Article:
Spread Eagle Peak


Woohoo! The mountains got their first dusting of snow of the season, and I wanted to be a part of it.  The only problem?  Since the snowfall had just stopped last night all over Colorado there wasn’t any beta on snowfall amounts or the conditions of any of the trails.  So I picked an ‘easy’ 13er and headed out at 2am.  All was going well until I made it to the dirt road at the base of the Hermit Pass trailhead.  It quickly turned into a 4WD road, which normally wouldn’t be a problem, but soon it became icy and my truck started slipping!  This is the first time I’ve ever experienced my truck slip in any conditions.  I’m guessing there was mud under the ice.  I was a bit worried but also knew the road was supposed to level out pretty soon.  In addition to the snow it had been windy this week, and I drove over a few downed trees.  I was 4 miles from the trailhead when I was forced to turn around due to a downed tree too big for my truck to drive over.  I was a bit bummed, but I’d also been prepared for this eventuality.  I didn’t have time today to park where the downed tree was and hike 4 extra miles each way.  Luckily there was another 13er 5 miles away with a 2WD trailhead.  I hadn’t done much research on this peak, and it was my second choice because it was more difficult than the first, but it was accessible, so I drove towards the Gibson Creek Trailhead and made it there at 5am.  The parking lot can easily hold about 20 vehicles.


From the trailhead I followed the fence to a trail junction and continued straight towards Gibson Creek.


It was obvious I was the first person to use this trail since the snow fell, and route finding was a bit challenging in the dark with all the snow (about 8-12 inches). I crossed the creek a couple of times and the trail ended completely.  I was met with dense forest, but knew all I had to do was climb south and gain the ridge.


Sounds simple, right? Normally yes, but today this was a much more difficult feat than I’d anticipated.  The snow kept getting deeper and deeper and the mountainside keeps getting steeper and steeper, and since I’m stubborn I refused to put on my snowshoes.  That meant I was slipping quite a bit.  The angle of the slope was intense.  My quads and calves were screaming.  I had to stop every few steps to rest my legs, which isn’t normal for me.  Finally, after what seemed like forever I put on my snowshoes and reached the bristlecone pine trees at the base of treeline, around 12,000’.  The wind was powerful (I’m guessing 40mph), which made the sugary snow feel like glass on my face when the wind blew.  The wind also dropped the temperature quite a bit (read:  I was frozen).  The snow kept piling up as I reached the ridge.  This is where I ran into trouble.  I was supposed to cross the ridge, but there was quite a bit of snow, all piled up into a cornice, just waiting for me to trigger an early season soft snow avalanche.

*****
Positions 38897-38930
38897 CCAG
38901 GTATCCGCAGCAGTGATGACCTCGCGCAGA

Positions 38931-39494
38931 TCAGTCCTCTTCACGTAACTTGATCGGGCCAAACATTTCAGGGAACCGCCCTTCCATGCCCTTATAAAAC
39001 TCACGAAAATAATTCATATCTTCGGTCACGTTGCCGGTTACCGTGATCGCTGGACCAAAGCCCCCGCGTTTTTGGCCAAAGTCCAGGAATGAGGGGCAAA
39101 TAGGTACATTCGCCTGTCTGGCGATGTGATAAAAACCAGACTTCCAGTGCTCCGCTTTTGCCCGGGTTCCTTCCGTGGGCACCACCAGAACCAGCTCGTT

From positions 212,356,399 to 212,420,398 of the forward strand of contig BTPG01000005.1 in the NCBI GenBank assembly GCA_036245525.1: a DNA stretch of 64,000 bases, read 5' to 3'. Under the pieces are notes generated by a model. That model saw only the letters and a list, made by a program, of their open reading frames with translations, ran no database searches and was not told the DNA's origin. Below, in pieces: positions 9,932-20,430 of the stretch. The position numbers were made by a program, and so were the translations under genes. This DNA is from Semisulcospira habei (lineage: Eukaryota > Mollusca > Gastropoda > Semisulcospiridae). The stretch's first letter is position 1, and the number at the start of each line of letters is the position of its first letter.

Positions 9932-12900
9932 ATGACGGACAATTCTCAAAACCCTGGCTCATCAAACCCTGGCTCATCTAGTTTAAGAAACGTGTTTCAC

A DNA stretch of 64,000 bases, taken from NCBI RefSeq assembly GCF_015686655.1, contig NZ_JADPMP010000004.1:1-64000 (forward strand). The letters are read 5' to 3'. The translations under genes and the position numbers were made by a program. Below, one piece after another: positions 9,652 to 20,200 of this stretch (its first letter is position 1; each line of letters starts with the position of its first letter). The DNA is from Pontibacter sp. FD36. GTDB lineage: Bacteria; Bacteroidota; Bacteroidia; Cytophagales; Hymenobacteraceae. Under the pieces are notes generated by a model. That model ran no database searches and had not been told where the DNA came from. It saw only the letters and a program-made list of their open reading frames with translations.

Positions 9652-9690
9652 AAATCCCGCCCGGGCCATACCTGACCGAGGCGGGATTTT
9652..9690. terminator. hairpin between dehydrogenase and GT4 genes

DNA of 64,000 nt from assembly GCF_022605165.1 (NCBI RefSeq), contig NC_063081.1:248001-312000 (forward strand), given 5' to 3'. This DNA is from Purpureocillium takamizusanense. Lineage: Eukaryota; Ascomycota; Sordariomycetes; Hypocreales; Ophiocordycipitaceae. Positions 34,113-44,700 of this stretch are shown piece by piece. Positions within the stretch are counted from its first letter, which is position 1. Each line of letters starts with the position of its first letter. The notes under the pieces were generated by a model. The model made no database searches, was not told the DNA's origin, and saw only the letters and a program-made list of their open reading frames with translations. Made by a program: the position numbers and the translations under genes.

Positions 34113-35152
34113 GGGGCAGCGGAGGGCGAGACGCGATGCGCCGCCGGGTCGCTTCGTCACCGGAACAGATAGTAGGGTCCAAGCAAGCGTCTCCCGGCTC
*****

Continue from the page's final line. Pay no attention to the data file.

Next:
I looked around for a safer route, but the only route was straight across the ridge (it dropped to either side). So I made the decision to turn around and hike this peak another time, when the snow was either more consolidated or gone altogether.  I didn’t want to turn back, but I also didn’t want to risk causing an avalanche.  Summiting is optional, making it back down is mandatory.


Since the sun was now up I could enjoy the beauty of the snow on the trees as I trekked back down.


Route finding was also much easier on my return trip, since all I had to do was follow my snowshoe tracks. Also, downhill in snowshoes is much easier than uphill without.




I crossed the stream again several times.


And followed the snow and leaf covered trail back to the trailhead


At about 9500’ the snow was pretty much gone altogether


I made it back to the trailhead much earlier than anticipated, since I’d only hiked about 6 miles this morning. However, in the daylight I was greeted with fall colors I hadn’t seen this morning in the dark and about 10 forest service workers clearing downed trees.


I’d thought fall was over for Colorado, especially with the recent snow, but I guess not! All through Westcliffe I saw the leaves change.

Author: Laura M Clark

Laura has summited over 500 peaks above 13,000' solo, including being the first woman to solo summit all of the Colorado 14ers, as well as the centennials. After each hike, she writes trip reports for each one and publishes them on her blog, which is read by fans all over the world. Author of Wild Wanderer: Summiting Colorado’s 200 Highest Peaks, which is available to purchase on Amazon.

One thought on “Spread Eagle Peak”

  1. What beautiful photos,especially the the opening picture.That should be framed and hung on the wall. It’s amazing what a picturesque view can be seen from your rear view mirror as you drive away with thoughts of your just finished climb.There are a few things missing n this hike.One of which was a shadow photo and one on the summit.But than again , it was still a successful day for you. Thank you for allowing others and that of myself to enjoy your writings and pics.


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